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Player Killing

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"Have you heard about the Pink Devil? It's a PKer in the desert field that ambushes other players. It killed Kenji!"

Player Killing is the act of killing another player's Digital Avatar in a multiplayer game. While the term could apply to all genres, it is used primarily in cooperative focused games (mostly MMORPGs) to designate "unnecessary" kills. Games such as first person shooters don't usually have the term applied to them because the whole focus is to kill other players (if in a team setting, it's usually called "Team Killing" if you kill your teammates). The term usually comes up when it's viewed as a dishonorable action, usually referring to kills that were done for griefing purposes.

Player killing can be done either directly or indirectly. Direct player killing is just fairly straightforward attacking of other players. Indirect player killing can take many forms. Whether it be through manipulating other monsters to attack a player, causing a monster currently being fought to perform an otherwise avertable action, abuse of the game mechanics, or simply agreeing to team up to defeat a more powerful opponent, then abandoning the poor victim to fight a monster he can't possibly defeat by himself without any of your promised support, this has become significantly more common due to the fact that most MMORPGs don't allow non-consensual Player Versus Player any more.

The issue of player killing is as old as MMORPGs themselves, with Ultima Online becoming infamous for player killing right from launch. The game initially had all incentive and no recourse for player killing, leading to a very hostile world that made starting out extremely difficult. Due to the fact that other players can steal from the corpse after they killed a player, it became a case where the best way to gain wealth was not to actually go out and earn it, but instead to mug other players. All the richest players would end up being sociopathic killers. Over time, many attempts were made to alleviate this issue, but it took a fully optional system of whether or not you would be subject to player killing before players were happy.

Games that allow Player Killing may result in some players becoming Player Killer Killers. These people focus on killing other player killers only, as a form of in-game police to punish griefers and otherwise discourage pointless killing. This inevitably leads to others pointing out that they are themselves player killers, and asking whether they are any better than the player killers.(Though since its just a game its better to be one then to just let them keep griefing, someone has do something after all.)

One of the major issues of The Great Player Versus Player Debate. Also can be in the form of a Griefer where a person kills other players (friend or foe and mostly weak players at that) for the sheer humor of it.


Video Games

  • In the actual game World of Warcraft, this has existed in a several forms but two variants are exceptionally notable:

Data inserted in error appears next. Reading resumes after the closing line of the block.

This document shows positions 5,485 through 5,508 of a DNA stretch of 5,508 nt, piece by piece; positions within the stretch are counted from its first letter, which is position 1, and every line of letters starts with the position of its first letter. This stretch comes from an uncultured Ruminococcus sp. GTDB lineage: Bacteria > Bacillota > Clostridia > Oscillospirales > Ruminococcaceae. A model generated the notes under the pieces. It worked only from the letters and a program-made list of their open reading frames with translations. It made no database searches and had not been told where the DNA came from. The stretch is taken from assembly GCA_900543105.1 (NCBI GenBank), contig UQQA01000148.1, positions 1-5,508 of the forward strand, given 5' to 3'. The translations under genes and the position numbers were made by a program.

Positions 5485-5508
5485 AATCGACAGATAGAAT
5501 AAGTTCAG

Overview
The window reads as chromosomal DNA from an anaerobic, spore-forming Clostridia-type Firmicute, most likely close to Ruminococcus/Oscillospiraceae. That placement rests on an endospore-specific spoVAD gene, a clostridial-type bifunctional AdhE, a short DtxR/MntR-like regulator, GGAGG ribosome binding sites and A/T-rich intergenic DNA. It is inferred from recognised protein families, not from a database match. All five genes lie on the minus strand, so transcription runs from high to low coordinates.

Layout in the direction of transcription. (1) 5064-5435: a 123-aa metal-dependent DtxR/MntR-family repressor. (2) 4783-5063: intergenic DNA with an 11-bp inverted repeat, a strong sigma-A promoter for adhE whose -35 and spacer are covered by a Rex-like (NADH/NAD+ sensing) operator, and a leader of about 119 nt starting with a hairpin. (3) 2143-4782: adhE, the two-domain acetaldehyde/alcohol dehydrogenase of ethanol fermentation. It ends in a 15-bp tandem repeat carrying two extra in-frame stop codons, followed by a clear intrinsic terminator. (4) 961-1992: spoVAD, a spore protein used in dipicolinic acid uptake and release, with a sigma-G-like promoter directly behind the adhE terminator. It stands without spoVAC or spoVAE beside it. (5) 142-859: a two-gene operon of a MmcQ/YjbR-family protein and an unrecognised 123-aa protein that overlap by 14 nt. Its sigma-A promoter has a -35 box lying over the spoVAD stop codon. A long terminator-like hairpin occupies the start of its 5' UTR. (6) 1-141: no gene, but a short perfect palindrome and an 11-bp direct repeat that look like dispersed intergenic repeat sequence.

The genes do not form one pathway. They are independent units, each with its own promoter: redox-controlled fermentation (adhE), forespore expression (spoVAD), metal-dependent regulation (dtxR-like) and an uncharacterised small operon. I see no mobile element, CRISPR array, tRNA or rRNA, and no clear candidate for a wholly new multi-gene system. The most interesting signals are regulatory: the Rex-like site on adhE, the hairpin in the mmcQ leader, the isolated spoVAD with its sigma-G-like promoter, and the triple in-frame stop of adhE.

• The Kiter: A player, usually a hunter, would attack an extremely powerful enemy and draw it away from its usual spawn site. The ultimate goal of this was generally to lure a mob to a capital city, where it would proceed to murder everything in sight. Most such mobs now "leash" back to their spawn.
    • The Corrupted Blood Plague: An exceedingly memorable event and held as proof of the G.I.F.T. Players discovered an ability cast by a raid boss could be brought out of the instance to populated cities, where it would proceed to spread and kill everything. When Blizzard attempted to eliminate this, the Griefers buckled down and found new, inventive ways of spreading it.
      • To explain how awful the Corrupted Blood Plague was for Blizzard Entertainment , it took months of doing things such as quarantining an area and formatting servers, among other things. It's actually studied in Real Life as an extreme (although safe) example of medical terrorism.
  • Another famous RPG by Blizzard Entertainment, Diablo II, has hardcore mode, where the players stay dead. Duelling to death and Town Portal player killing were very popular. Sometimes, winner was eligible to loot the loser's corpse.
  • In .hack//G.U., player killing in "The World R:2" is Serious Business. Player Killers are opposed by... Player Killer Killers.
    • Both are frowned on in the series, and given that The World is made up psychically of the people who play it, it probably isn't healthy even without the Mind Rape powers that Haseo and others acquire.
    • Popped up from time to time in the first version of The World; at first, the game had full PKing but was primarily player governed, and the large Guild, Crimson Knights, handed out punishments and sometimes worked with CC Corp for breaking rules set by CC Corp. After they disbanded, things got really out of hand, causing CC Corp to remove PKing entirely. (Thus setting the stage for the first set of games.) They later (After the games were finished) restored it.